df11 = ilce_updater(df11,df15,'Şanlıurfa',['Eyyübiye','Haliliye', 'Karaköprü'])
df11 = ilce_updater(df11,df15,'Zonguldak',['Zonguldak','Kilimli', 'Kozlu'])
df11 = ilce_updater(df11,df15,'Fethiye',['Fethiye','Seydikemer'])

# 2011'de olup 2015'te olmayip (veya tersi) analize dahil edilmeyen ilceler
df11[~df11['ilce'].isin(df15['ilce'])]['ilce'].unique() #'Kargı'
df15[~df15['ilce'].isin(df11['ilce'])]['ilce'].unique() #['Bahçelievler', 'Fatih', 'Malatya']

Finally, got the all 2011-2015 districts combined CSV ready for analysis.

Parties-2015 Compared with 2011-Self

I first created matplotlib plots with ggplot style (see the original charts here). But noticed that some cities got too much clustered in some places that makes hard if not impossible to explore (e.g. HDP got less than 20% vote share in too many cities). So, I created interactive plotly graphs where you can zoom in-out the charts and view them in full-screen, and colored the cities based on their geographic regions. Click on the legend to hide/show the cities in particular regions. This feature enables one to easily view the voting pattern changes at regional level. For example, you’ll notice that AKP lost a great amount of its vote shares from the cities in Eastern and South Eastern regions of the country (see that by clicking & re-clicking on the region names in the legend).







Vote Transitions

I used an algorithm that estimates the vote transitions in multi-party settings using a recursive method (developed by Andreadis). Here you can find the code and the results in HTML, generated by R (Knitr). To visualize this data nicely (similar but not as polished as Cilek Agaci’s prior work), I did a quick search for Sankey Diagram drawers. Among several attempts, I found Google’s to be the most stylish and developer friendly (first tried a D3 based Sankey diagram generator but it did not work for me). Finally thankfully, JSFiddle helped me embed this JavaScript in a WP post:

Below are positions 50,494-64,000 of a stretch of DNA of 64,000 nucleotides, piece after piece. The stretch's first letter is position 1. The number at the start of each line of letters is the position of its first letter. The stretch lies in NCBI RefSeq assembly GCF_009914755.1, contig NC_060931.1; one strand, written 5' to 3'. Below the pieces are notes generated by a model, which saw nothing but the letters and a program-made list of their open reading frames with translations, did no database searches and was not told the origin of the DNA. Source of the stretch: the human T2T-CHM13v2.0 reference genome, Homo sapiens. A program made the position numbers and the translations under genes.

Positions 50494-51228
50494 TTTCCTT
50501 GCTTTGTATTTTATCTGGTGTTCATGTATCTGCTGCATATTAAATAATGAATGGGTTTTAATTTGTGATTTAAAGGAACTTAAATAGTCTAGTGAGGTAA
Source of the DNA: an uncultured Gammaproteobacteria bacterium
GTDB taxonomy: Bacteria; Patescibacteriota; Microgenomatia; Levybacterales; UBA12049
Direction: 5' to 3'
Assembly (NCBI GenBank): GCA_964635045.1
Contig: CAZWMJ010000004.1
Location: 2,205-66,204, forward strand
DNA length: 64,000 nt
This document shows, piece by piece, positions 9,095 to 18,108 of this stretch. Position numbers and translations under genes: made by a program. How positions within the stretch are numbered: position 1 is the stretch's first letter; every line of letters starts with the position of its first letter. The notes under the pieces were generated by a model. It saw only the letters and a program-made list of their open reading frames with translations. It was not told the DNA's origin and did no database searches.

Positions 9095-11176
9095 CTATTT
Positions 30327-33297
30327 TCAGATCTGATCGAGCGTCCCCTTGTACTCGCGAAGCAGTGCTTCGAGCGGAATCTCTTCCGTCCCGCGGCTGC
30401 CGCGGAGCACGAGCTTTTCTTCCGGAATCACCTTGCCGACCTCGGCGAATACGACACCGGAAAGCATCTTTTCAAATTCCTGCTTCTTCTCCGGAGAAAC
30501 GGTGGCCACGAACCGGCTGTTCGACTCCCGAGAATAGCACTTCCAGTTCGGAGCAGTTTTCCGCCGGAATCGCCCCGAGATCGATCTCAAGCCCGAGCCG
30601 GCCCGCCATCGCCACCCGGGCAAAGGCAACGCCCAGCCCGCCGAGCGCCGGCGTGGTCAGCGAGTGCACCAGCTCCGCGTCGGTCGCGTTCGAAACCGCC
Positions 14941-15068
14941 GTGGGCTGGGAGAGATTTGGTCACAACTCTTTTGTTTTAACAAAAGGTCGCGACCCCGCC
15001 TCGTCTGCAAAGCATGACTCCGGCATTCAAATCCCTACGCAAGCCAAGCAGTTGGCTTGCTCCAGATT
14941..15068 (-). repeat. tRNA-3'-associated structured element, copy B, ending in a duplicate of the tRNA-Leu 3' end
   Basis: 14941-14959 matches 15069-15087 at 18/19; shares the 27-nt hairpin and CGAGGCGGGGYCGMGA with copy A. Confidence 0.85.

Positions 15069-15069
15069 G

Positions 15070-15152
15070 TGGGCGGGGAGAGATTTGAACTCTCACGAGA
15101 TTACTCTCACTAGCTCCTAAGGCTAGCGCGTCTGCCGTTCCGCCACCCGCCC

And here now here is the entire vote share (absolute point) transitions contingency table.

**UPDATE**: Comparing the results of province-level and district-level regarding to the source of new HDP votes, votes from AKP decreased by 0.80% (to 4%) and CHP increased by  0.63% (to 1.46%) when we did the analysis at a higher granularity (i.e. district-level).

Having town-level data if not ballot box-level would lead to more accurate results (i.e. higher confidence). Though I’m not sure how reliable it is, the result suggest what Erik Meyersson found in his analysis, as he put in his blog post:

Much of the boost to HDP’s political clout instead seem to be coming from former AKP voters…

  • David

    I just came up with this work and it seems incredibly interesting! Kudos for your work. I had two questions related to the technique and the data:

    a) what about the problem of voter transition to a newly established party. e.g. in Ukraine, where after the snap elections of 2014 (Maidan revolution) no one knows for whom did former ruling party supporters vote. My guess is that ecological inference cannot be deployed for solving this problem;

    and b) is polling-station level data accessible? I remember that some folks scraped precinct-level data for 2014 mayoral elections with addresses. It would be incredibly interesting testing more detailed spatial patterns rather than constituency or district-level analysis.

    Thanks,

    D.

  • E.

    I just found out on twitter that there is ballot box-level data of elections shared by Eren Yanik on June 9th. The xlsx file can be downloaded at: https://drive.google.com/file/d/0BxAuo5H5VHGwb1UtaHdzVUNWYzA/view

    I also scraped the ballot box data by myself (without knowing the above file existed) from YSK website recently. It is at: https://github.com/eoner/YSKSecimSonuclari

    I used the data to plot a heatmap of ballot-box results: http://www.onikimaymun.org/projects/secim2015/

    Keep up the good work. 🙂